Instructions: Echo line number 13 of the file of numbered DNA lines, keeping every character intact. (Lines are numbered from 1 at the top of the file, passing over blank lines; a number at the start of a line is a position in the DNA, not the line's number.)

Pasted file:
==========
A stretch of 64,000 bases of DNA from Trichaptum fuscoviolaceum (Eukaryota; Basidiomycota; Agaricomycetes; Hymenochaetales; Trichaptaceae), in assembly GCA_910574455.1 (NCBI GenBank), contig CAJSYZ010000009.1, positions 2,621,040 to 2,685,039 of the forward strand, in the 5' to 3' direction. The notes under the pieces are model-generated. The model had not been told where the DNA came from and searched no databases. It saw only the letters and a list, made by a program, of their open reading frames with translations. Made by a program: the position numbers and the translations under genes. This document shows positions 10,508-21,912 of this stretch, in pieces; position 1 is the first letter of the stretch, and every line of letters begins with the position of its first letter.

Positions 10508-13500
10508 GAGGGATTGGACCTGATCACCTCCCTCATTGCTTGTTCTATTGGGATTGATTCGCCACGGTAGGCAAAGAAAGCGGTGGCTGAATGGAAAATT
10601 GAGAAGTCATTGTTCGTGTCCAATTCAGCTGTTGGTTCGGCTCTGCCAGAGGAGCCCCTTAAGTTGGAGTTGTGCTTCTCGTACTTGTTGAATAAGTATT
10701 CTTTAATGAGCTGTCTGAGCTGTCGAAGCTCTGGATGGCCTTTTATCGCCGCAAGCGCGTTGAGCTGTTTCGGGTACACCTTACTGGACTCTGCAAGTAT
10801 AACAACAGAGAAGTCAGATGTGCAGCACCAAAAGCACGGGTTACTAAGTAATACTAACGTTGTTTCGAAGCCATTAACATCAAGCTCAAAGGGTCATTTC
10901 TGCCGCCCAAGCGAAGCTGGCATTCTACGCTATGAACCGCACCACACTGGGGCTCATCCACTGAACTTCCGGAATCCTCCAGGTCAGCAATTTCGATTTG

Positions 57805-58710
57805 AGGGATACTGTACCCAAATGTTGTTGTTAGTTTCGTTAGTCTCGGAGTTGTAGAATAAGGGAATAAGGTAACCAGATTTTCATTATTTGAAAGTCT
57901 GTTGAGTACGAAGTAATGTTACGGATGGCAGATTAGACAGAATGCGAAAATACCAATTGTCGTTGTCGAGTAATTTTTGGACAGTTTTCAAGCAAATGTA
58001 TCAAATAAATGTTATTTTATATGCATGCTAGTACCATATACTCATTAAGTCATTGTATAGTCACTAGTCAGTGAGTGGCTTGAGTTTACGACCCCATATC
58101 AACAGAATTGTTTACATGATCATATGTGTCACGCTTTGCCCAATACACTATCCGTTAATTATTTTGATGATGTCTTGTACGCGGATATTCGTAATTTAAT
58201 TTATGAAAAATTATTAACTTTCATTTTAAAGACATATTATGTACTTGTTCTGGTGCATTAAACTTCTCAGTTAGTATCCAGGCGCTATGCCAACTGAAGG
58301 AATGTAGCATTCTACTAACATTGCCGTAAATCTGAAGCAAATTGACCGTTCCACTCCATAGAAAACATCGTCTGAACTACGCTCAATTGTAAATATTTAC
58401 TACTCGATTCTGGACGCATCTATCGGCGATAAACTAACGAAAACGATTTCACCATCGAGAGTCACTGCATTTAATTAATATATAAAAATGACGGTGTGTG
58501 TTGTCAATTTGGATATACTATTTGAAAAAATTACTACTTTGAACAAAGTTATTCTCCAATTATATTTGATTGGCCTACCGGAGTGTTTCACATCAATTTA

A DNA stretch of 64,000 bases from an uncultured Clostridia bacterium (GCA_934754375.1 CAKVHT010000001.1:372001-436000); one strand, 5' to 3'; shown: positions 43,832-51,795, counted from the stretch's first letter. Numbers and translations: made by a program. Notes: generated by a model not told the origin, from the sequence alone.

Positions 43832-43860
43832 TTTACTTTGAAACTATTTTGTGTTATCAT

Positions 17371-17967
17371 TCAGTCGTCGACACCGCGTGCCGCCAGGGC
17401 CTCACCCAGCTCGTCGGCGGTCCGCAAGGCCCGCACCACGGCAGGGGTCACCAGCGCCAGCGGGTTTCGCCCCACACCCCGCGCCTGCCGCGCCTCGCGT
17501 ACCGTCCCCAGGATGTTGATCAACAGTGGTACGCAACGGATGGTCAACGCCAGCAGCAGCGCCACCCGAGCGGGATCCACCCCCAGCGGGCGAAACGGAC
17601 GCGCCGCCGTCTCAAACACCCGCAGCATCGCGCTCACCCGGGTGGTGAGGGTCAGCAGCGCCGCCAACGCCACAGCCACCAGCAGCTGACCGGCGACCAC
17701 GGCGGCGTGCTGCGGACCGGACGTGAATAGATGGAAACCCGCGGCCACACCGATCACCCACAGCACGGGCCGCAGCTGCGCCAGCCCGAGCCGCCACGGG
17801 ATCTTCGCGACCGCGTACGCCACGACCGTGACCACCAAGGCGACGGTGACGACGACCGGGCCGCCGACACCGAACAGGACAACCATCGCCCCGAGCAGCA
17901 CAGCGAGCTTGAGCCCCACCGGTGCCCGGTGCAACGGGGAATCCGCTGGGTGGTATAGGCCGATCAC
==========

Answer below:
58201 TTATGAAAAATTATTAACTTTCATTTTAAAGACATATTATGTACTTGTTCTGGTGCATTAAACTTCTCAGTTAGTATCCAGGCGCTATGCCAACTGAAGG